But just because a new wireless broadband standard can provide speeds equal to much of what’s available now doesn’t quite mean it will. A more realistic scenario that could occur if twelve users are on any one unoccupied “white space” channel would have speeds at just 1.5 mbps for downloading, and 384k for uploading, on a par with DSL systems.
Even so, rural areas of the US, as well as in many underdeveloped parts of the world, are reported to be the most likely of areas to gain this new wireless broadband technology once it takes hold by 2013 or so, because those areas don’t have as much Internet access, but are certain to have plenty of white spaces due to less over-the-air digital TV channels. Larger cities, which have more TV channels on air, are less likely to have “white spaces,” though “channel bonding” [more than one empty TV channel] can increase the available bandwidth.
A couple of subjects from some of my past blogs have been getting some press lately. The first has been doing some new things, while the second has gotten into some deep trouble.
Let’s start with Rebecca Black, whom I’ve written about twice already in light of her instant success from, as well as the controversies behind, her song “Friday.” Lately, it seems like Black’s fame clock hasn’t quite run out yet. First, she did a quickie cameo appearance in the video of Katy Perry’s hit “Last Friday Night.”
Now, just as this is being written, Black is about to release a followup to “Friday,” entitled “My Moment,” which she will put up first on YouTube and iTunes, to be followed in August 2011 by a 5-song EP, which she will release herself rather than through a label, so at least she and her mom are already learning to hang on to those master recordings.
Just a few words of advice to Ms. Black, from a layperson’s perspective…just make sure you put together a grassroots tour that would benefit you financially. Options would range from a “mall tour,” like everyone from Tiffany to Selena Gomez has done over the years, with a corporate sponsor to back it; to maybe playing some small auditoriums. I was going to suggest “house concerts,” but I think you’re a bit too popular for those.
While Rebecca Black is getting more time added to her fame clock, Rupert Murdoch, the media magnate whom I wrote about last month for his plans to innovate digital education, is loosing the fame clock. Maybe you’ve known by now that Murdoch had to shut down one of his newspapers in London after charges circulated that the paper’s staff had hacked cellphones of everyone from victims of murder and 9/11/01 terrorism to celebrities and government officials.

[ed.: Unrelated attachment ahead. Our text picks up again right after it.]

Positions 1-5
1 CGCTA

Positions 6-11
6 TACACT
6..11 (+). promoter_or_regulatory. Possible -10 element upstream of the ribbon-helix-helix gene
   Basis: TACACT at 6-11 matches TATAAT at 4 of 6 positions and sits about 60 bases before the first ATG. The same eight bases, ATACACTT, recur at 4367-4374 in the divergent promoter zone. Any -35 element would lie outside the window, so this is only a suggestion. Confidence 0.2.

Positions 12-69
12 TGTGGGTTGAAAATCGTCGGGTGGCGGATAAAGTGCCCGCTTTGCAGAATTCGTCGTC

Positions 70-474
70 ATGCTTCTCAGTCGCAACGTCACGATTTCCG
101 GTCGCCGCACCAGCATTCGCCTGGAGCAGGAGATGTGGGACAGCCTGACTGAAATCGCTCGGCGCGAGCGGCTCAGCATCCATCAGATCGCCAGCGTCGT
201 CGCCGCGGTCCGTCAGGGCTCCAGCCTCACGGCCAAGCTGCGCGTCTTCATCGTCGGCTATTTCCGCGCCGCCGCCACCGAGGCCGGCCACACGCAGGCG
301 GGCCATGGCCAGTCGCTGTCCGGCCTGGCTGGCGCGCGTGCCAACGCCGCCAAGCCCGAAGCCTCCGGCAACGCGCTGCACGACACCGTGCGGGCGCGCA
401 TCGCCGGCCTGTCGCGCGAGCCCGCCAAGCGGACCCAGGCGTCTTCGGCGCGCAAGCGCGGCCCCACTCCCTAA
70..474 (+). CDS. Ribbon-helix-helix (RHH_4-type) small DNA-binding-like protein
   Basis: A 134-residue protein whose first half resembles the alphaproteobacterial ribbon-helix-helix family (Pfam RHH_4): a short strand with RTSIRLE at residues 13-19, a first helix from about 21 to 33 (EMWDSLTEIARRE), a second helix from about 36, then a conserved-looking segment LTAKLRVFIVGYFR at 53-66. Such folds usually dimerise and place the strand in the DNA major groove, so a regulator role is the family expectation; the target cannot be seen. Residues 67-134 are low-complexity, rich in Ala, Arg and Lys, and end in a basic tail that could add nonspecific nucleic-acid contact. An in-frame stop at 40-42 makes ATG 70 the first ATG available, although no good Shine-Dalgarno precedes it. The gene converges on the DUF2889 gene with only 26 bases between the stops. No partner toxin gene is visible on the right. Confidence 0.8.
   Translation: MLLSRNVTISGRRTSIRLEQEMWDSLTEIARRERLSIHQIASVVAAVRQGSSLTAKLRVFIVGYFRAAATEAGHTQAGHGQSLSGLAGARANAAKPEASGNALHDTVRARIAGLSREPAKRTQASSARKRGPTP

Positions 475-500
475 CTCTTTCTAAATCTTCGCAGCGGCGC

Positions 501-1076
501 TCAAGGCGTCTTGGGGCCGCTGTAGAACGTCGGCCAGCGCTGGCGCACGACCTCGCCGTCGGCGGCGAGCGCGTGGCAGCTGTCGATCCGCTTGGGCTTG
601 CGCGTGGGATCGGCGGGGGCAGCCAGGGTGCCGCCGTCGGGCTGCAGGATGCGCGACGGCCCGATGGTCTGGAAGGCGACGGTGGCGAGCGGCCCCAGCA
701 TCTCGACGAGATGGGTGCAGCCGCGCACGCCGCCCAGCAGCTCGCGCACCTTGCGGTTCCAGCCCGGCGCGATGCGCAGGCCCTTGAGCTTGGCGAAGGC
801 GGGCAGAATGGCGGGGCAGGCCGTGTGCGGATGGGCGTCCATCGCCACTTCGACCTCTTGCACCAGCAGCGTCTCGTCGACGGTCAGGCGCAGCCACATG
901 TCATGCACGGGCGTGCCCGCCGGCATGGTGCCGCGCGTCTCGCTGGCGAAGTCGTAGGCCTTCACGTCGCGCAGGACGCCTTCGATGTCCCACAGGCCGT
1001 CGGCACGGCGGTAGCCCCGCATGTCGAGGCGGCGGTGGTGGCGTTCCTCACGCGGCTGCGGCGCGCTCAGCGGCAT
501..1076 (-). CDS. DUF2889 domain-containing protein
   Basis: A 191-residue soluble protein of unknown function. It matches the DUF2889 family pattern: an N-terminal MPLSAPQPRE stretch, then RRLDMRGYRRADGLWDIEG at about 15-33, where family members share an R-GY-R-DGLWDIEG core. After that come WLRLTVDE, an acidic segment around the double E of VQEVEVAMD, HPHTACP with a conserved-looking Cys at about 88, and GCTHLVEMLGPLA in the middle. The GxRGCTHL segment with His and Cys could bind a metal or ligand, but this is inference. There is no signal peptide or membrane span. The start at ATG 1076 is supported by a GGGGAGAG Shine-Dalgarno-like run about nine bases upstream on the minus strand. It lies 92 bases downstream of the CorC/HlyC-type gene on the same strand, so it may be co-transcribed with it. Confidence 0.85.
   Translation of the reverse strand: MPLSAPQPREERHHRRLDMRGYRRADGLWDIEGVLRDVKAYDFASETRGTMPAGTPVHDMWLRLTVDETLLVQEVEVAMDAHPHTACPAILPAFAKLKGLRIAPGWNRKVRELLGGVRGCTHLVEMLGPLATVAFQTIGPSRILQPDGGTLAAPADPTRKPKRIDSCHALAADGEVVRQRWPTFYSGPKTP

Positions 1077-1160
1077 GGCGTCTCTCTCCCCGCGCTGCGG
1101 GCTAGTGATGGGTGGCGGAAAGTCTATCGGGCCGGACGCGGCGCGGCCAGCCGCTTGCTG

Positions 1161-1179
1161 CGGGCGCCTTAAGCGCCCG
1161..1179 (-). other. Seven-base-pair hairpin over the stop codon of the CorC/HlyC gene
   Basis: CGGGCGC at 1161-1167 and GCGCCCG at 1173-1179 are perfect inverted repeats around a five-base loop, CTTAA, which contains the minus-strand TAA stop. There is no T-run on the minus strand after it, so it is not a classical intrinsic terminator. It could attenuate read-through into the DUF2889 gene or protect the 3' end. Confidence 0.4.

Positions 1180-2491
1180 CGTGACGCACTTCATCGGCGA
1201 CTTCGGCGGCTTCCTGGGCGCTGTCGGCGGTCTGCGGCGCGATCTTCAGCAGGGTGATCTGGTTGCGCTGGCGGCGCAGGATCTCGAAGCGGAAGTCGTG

In no particular order, here are three terrific new things that are making, or are about to make, their presence felt on the Nets.
MySpace was eclipsed by Facebook, but can Google+ eclipse Facebook? Currently in test mode with limited invitations, which may explain why I haven’t tried it yet, Google+ is already getting some writeups all over the Web.
Google handled its late June 2011 launch of Google+ rather modestly, with just a blog and some video demos, but it does give some idea of what it will offer. Like “Circles” that could be a modern-day variation on those “Friends & Family” calling circles that the old long-distance company MCI had way back in the pre-Net 1990’s.
Google+ is also going to feature “Sparks” that enable content to be shared, because Google considers the Web to be “the ultimate icebreaker.”
Also, in a twist on the ideas of online chats and instant messaging, Google+ offers “Hangouts” that allow for multiple, in addition to one-on-one, communication. Oh, yes, and they’ll also extend the ideas to “Mobile,” thus furthering the experience.
Whenever a complex issue like the economy can be summed up in a matter of seconds, or in this case a matter of minutes, regardless of viewpoint—it’s worth a post.
Former Labor Secretary Robert Reich delivers “the big picture in less than two minutes fifteen seconds.”
1. Since 1980, the American economy has doubled in size. But adjusting for inflation, most people’s wages have barely increased.
During a video advertising summit meeting held in New York during the first week of June 2011, representatives from Comcast/NBC, TimeWarner’s Turner, and Disney’s ESPN, predicted that TV “everywhere” was imminent, and that by 2013, three-fourths of TV content would be available online and on mobile devices.
The representatives are already aware of the impact that Netflix is making, but they also think that broadband caps could be what would hold it back, to say nothing of trying to clear the rights for much of that content.